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Progesterone Receptor Positive clinical trials at UC Health
3 in progress, 0 open to eligible people

  • Copanlisib, Letrozole, and Palbociclib in Treating Patients With Hormone Receptor Positive HER2 Negative Stage I-IV Breast Cancer

    Sorry, currently not accepting new patients, but might later

    This phase I/II trial studies side effects and best dose of copanlisib when given together with letrozole and palbociclib and to see how well they work in treating hormone receptor positive HER2 negative stage I-IV breast cancer. Copanlisib and palbociclib may stop the growth of tumor cells by blocking some of the enzymes needed for cell growth. Drugs, such as letrozole, may lessen the amount of estrogen made by the body. Giving copanlisib, letrozole, and palbociclib may work better in treating patients with breast cancer.

    at UCLA

  • Fulvestrant With or Without Lapatinib in Treating Postmenopausal Women With Stage III or Stage IV Breast Cancer That is Hormone Receptor-Positive

    Sorry, in progress, not accepting new patients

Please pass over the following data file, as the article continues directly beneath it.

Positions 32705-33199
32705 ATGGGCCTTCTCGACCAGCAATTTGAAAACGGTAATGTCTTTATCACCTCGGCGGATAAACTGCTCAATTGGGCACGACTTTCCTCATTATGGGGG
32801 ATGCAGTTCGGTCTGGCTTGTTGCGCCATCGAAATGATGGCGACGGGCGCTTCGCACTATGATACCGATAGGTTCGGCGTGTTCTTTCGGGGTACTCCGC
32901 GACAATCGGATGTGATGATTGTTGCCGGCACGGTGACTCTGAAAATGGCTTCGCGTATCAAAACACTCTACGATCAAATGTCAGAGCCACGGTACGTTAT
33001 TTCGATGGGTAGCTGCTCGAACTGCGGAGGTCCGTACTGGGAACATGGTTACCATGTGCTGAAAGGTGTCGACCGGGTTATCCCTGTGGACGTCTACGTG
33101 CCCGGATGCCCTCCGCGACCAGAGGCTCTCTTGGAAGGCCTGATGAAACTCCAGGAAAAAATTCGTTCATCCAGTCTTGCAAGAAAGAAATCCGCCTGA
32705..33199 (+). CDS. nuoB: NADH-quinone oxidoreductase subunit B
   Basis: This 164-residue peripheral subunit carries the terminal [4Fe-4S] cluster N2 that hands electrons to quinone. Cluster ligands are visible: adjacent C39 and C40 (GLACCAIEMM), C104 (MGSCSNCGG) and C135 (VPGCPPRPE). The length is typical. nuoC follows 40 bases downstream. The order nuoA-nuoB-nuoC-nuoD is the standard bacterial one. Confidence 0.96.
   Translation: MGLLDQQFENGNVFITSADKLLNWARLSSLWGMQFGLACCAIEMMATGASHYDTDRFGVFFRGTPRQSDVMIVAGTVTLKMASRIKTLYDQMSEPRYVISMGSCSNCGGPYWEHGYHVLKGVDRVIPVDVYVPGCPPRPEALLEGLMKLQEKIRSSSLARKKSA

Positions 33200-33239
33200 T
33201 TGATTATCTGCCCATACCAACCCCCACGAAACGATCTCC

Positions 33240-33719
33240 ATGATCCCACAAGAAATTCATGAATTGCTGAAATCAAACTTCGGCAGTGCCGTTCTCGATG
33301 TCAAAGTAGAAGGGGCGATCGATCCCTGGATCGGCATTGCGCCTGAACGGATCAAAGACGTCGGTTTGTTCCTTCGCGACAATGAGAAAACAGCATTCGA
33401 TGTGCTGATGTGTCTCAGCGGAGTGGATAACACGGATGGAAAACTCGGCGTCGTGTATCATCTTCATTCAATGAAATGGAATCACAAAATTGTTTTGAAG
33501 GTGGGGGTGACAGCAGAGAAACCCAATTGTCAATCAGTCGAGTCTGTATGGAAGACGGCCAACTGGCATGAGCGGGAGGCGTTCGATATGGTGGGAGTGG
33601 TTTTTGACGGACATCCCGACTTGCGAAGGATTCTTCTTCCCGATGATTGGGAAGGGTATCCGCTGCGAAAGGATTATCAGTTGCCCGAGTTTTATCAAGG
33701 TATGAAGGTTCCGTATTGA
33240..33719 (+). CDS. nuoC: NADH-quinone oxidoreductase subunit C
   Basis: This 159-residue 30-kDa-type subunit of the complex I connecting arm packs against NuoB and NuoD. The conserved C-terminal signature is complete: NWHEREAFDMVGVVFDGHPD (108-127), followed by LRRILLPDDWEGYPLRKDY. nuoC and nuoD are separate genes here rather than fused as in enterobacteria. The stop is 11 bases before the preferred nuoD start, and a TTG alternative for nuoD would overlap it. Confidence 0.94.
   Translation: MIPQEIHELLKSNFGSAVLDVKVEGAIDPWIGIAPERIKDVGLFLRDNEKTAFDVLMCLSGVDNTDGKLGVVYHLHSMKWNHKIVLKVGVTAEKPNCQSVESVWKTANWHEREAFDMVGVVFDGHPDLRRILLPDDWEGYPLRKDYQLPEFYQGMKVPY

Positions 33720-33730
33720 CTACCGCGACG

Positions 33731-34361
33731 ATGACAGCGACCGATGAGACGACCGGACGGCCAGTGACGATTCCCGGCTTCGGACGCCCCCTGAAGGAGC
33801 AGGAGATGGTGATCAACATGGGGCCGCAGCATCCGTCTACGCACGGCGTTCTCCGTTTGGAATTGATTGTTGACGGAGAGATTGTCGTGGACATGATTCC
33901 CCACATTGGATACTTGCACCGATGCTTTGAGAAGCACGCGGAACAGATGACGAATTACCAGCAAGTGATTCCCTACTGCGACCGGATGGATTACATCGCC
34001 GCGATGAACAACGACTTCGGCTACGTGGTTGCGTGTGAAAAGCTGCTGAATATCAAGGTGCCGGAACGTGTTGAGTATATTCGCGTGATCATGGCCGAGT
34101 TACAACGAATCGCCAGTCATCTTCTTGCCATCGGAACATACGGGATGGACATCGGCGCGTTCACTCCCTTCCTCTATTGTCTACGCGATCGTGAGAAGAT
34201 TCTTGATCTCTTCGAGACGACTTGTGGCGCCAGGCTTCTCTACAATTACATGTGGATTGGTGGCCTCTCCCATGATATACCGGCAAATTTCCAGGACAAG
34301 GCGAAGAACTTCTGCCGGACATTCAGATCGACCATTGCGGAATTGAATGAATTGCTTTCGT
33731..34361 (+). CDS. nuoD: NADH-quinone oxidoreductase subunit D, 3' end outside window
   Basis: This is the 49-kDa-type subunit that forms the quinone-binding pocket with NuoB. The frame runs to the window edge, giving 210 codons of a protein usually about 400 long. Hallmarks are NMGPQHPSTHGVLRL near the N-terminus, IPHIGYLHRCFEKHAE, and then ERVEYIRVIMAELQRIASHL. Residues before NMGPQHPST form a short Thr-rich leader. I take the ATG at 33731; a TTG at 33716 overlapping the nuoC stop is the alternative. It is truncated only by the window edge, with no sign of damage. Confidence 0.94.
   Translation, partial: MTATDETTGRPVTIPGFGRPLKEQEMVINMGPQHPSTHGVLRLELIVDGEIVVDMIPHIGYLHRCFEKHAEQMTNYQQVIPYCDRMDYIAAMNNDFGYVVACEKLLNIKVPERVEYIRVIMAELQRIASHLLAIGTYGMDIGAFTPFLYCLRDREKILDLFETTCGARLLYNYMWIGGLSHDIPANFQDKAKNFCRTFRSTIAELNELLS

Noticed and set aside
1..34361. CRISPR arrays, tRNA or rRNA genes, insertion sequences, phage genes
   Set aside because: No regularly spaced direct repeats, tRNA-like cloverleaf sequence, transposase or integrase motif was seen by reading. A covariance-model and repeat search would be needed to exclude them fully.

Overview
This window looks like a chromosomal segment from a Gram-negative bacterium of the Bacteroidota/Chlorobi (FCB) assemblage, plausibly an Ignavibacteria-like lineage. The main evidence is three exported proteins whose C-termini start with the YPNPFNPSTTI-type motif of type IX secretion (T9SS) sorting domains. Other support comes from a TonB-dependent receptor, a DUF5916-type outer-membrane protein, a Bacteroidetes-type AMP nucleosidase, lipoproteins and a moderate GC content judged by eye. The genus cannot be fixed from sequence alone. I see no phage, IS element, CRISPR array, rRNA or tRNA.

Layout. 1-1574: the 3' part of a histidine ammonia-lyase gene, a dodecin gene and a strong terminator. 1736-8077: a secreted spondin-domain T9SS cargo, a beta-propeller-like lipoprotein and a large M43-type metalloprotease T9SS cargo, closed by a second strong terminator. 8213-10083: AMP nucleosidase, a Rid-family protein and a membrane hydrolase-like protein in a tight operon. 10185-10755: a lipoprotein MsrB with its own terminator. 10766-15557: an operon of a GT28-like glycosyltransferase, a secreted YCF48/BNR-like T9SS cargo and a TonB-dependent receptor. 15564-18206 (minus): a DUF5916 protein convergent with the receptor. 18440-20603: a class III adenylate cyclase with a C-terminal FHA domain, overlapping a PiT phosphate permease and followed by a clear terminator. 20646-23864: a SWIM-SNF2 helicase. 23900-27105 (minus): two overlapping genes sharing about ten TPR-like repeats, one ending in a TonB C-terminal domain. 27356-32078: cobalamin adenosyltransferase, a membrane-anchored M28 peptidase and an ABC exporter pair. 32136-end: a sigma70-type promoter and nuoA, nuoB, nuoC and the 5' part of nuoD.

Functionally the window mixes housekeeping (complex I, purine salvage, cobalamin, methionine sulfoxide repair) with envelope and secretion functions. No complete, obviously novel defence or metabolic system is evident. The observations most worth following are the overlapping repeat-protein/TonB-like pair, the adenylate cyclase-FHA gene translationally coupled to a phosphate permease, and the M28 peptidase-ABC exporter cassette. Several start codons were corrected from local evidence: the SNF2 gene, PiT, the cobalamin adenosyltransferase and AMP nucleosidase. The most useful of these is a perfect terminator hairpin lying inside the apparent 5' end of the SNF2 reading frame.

This randomized phase III trial studies fulvestrant and lapatinib to see how well they work compared to fulvestrant and a placebo in treating postmenopausal women with stage III or stage IV breast cancer that is hormone receptor-positive. Estrogen can cause the growth of breast cancer cells. Hormone therapy using fulvestrant may fight breast cancer by lowering the amount of estrogen the body makes. Lapatinib may stop the growth of breast cancer cells by blocking some of the enzymes needed for cell growth. It is not yet known whether fulvestrant is more effective with or without lapatinib in treating breast cancer.

    at UC Davis UCSF

  • Paclitaxel, Nab-paclitaxel, or Ixabepilone With or Without Bevacizumab in Treating Patients With Stage IIIC or Stage IV Breast Cancer

    Sorry, in progress, not accepting new patients

    This randomized phase III trial studies the side effects and how well different chemotherapy regimens with or without bevacizumab work in treating patients with stage IIIC or stage IV breast cancer. Drugs used in chemotherapy, such as paclitaxel, paclitaxel albumin-stabilized nanoparticle formulation (nab-paclitaxel), and ixabepilone, work in different ways to stop the growth of tumor cells, either by killing the cells, by stopping them from dividing, or by stopping them from spreading. Bevacizumab may block tumor growth by targeting certain cells and slowing the growth of blood vessels to the tumor. It is not yet known which treatment regimen is more effective in treating patients with breast cancer.

    at UCSD UCSF

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